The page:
Generic Newsgroup Moderators?

      • This is probably online somewhere, but I can’t find it. If I Google “newsgroup faqs” I get listings for different FAQ’s for particular newsgroups, which isn’t what I want… I am wondering: who starts/runs/moderates newsgroups–in short, who owns the darn things? Who decides what names of newsgroups get to be, and who is responsible for their content?


Such a newsgroup actually exits…

Anyone can start a newsgroup in the bloated alt.* hierarchy (which would be why it’s so bloated). According to this FAQ, there are certain informal guidelines for alt., and groups can be rejected for a variety of reasons. That document was, however, written in 1995, and I’ve seen many alt. groups show up since then that should have been rejected for multiple reasons according to the FAQ, so it looks like things have changed since then. Starting your own alt.* newsgroup can be as easy as emailing your Usenet provider.

On the other side of the coin, starting a group in one of the “big eight” hierarchies (comp, humanities, misc, news, rec, sci, soc, talk) can be a much more cumbersome task, involving proposals, discussions, and votes.

See this this FAQ for information on starting a big eight group.

There is no central authority for Usenet. Messages are propagated from server to server around the world, and, from the feed provided, each individual news server admin can decide which groups he wants his particular server to carry. Generally, you’ll find that most servers (especially the ones provided free with ISP accounts) will house about 30-40,000 groups. Some commercial Usenet providers offer over 100,000 groups, but you’ll find that most of those extra 60,000 are empty groups, joke groups, or misspelled binary groups (how do they let those get through?). Virtually all of the extra groups are in the alt.* hierarchy, of course.

A great source for general Usenet information is theUsenet Portal.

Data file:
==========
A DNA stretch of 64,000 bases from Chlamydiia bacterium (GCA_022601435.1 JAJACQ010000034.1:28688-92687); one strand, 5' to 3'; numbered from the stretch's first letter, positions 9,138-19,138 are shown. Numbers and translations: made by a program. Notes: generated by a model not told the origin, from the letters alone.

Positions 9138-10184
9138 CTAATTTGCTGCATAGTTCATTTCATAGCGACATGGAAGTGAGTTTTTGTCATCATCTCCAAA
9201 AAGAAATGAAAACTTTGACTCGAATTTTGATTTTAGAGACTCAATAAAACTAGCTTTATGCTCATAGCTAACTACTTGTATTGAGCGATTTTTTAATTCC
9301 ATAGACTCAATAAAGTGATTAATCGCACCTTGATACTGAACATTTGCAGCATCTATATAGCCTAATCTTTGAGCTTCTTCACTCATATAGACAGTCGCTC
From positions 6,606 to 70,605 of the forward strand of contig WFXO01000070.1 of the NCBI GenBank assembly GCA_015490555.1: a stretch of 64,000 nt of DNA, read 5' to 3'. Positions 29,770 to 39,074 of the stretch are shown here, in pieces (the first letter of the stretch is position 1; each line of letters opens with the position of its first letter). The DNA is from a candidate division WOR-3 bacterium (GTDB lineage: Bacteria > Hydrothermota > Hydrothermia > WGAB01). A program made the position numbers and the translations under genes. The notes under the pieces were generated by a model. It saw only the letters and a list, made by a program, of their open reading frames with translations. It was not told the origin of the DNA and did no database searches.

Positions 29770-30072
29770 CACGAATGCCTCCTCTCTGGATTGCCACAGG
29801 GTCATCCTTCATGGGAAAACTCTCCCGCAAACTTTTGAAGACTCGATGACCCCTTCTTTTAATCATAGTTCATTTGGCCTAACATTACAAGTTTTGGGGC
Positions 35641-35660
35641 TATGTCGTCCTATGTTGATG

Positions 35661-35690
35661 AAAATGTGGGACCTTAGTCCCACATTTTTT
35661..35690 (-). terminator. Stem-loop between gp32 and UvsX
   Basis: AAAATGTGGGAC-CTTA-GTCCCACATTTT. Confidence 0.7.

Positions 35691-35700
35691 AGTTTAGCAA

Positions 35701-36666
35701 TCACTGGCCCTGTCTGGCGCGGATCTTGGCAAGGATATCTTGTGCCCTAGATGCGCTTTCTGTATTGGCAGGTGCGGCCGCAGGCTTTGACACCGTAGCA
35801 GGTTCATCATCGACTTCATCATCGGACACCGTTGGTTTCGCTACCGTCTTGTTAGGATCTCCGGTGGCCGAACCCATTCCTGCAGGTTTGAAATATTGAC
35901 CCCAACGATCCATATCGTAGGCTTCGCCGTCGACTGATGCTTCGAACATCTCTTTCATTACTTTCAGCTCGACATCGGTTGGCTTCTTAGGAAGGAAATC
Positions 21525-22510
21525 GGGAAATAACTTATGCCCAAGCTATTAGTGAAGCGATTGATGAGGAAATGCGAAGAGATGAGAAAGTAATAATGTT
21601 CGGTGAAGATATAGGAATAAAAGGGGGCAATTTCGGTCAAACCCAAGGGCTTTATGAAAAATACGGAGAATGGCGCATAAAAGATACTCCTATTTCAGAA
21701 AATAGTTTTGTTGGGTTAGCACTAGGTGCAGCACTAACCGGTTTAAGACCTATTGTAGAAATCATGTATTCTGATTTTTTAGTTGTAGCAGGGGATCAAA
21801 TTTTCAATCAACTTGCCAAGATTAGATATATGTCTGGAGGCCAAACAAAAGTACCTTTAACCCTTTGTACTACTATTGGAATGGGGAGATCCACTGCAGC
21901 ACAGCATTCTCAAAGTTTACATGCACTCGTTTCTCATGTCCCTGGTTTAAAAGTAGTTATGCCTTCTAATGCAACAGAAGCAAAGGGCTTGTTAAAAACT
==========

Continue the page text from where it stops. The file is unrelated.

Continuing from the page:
I’ve created both an alt group and a big 8 group (in comp). An alt group is dirt simple. All you need to do is send out the create newsgroup message, which you usually don’t have permission to do, so you have to e-mail your ISP and have them do it for you, if they are willing to do so. In my case I e-mailed the system administrator with the create newsgroup message, a detailed explanation of why I wanted to create the newsgroup, and the reason I couldn’t do it myself (no permissions).

The big 8 newsgroup was, as nuetron star pointed out, a bit more cumbersome. First I created a request for discussion, which those of us involved in the newsgroup creation kicked around until we all agreed on it. This included a draft of the newsgroup charter, which wrote down in detail what the group was about, how it would be moderated, and who would do the moderation. This was submitted and discussed, and finally a call for votes was issued. In order for the group to be created, it has to get at least 2/3 of the votes as YES. In my case we received far more than 2/3 as yes, and the newsgroup was created.

In my case, we happened to be a group of people who informally joined together to create the newsgroup. It could just as easily have been done by one person, and that person can choose whether or not the group will be moderated. Generally you have to have a good reason to create a group in the big 8. Any frivolous group will almost assuredly be voted down, assuming it even gets as far as a call for votes.